Student data privacy can already be a minefield for administrators and student health data even more so, but federal guidelines suggest districts can work with local health departments for contact tracing and to keep their communities informed about outbreaks without running afoul of either the Family Educational Rights and Privacy Act or the Health Information Privacy Act.
For example, when a North Shore, Ill., teacher contracted COVID-19 the week school started up for staff, the district and county health department used the case as an opportunity to run parallel contact tracing to check each agency’s work and plan how to reach out to the community.
Only three others had to go into quarantine, Lubelfeld said, and the district held a week of practice for all staff and families in submitting symptom self-checks—a rehearsal he credits with helping the district find students who had been infected before they arrived for in-person learning on the first day of school.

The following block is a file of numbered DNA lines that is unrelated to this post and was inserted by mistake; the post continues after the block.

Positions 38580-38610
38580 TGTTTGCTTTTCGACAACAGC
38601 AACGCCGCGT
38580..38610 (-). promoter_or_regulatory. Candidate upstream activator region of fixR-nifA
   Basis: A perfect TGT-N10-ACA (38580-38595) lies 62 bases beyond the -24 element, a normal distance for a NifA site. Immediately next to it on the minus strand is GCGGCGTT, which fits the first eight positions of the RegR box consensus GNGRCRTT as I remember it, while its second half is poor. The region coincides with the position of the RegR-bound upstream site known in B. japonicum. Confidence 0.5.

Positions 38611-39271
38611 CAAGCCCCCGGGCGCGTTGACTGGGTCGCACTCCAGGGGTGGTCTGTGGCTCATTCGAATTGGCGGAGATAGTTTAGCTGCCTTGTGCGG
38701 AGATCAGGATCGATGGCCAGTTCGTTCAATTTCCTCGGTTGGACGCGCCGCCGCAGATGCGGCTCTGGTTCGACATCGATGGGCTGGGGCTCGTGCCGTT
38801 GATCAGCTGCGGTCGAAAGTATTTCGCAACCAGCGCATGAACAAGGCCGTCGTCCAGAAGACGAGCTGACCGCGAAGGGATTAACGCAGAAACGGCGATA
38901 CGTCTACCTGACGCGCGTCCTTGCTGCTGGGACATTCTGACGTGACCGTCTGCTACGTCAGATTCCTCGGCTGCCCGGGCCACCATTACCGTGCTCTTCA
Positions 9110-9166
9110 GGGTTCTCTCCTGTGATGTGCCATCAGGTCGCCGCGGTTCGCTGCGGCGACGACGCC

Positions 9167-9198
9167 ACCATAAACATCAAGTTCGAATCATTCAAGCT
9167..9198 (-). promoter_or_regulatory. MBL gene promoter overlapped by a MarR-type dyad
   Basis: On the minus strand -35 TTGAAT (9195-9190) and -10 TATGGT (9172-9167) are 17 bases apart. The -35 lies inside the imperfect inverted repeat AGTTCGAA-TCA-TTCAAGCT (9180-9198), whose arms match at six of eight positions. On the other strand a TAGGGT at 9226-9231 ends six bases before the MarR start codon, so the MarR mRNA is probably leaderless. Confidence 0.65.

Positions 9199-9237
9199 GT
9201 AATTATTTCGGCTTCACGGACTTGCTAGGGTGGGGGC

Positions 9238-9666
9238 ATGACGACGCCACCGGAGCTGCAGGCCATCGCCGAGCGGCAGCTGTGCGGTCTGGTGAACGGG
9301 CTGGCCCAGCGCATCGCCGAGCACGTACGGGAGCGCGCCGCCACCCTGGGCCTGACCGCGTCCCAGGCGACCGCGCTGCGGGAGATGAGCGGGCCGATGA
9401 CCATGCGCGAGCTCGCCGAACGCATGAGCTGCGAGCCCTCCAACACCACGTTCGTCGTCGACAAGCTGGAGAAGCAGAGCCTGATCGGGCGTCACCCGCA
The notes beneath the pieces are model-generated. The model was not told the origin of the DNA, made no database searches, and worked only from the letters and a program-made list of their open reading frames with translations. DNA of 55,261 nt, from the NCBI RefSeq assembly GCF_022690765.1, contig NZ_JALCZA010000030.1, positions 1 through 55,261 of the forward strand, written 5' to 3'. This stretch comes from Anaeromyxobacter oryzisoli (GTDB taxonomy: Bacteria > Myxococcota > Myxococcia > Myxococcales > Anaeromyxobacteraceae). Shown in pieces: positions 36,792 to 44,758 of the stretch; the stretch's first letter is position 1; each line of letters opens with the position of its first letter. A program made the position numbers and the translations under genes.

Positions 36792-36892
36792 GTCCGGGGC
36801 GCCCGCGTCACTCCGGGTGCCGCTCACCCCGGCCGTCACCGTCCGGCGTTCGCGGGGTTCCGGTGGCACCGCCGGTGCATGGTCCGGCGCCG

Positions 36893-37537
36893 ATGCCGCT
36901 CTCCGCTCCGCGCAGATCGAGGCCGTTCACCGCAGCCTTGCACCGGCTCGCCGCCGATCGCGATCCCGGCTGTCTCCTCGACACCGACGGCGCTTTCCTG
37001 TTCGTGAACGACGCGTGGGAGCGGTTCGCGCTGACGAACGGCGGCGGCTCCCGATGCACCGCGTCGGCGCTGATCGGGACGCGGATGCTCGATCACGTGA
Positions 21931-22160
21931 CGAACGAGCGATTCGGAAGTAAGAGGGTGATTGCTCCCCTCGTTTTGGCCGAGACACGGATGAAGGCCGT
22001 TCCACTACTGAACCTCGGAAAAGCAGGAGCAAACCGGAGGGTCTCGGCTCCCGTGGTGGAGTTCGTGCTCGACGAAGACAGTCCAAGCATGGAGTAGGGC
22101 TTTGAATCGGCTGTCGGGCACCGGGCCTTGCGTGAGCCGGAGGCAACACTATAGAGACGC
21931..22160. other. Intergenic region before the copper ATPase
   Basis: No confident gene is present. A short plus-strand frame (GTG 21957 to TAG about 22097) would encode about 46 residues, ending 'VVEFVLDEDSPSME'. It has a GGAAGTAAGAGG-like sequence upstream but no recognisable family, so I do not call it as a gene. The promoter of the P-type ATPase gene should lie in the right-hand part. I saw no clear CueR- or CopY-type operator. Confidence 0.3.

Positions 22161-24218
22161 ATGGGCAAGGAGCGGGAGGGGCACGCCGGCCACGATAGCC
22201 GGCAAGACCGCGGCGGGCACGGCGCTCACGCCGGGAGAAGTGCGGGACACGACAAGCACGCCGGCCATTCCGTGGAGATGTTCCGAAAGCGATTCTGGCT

“The cornerstone is keeping in clear communication with our families,” he said. Keeping the virus in check requires a “triangle of information,” he said, from the school, the health department, and families.
“My hope is that our requests and regular communication will get our families to stand up and join that; so that a family would reach out to us before we had to hear from the county.”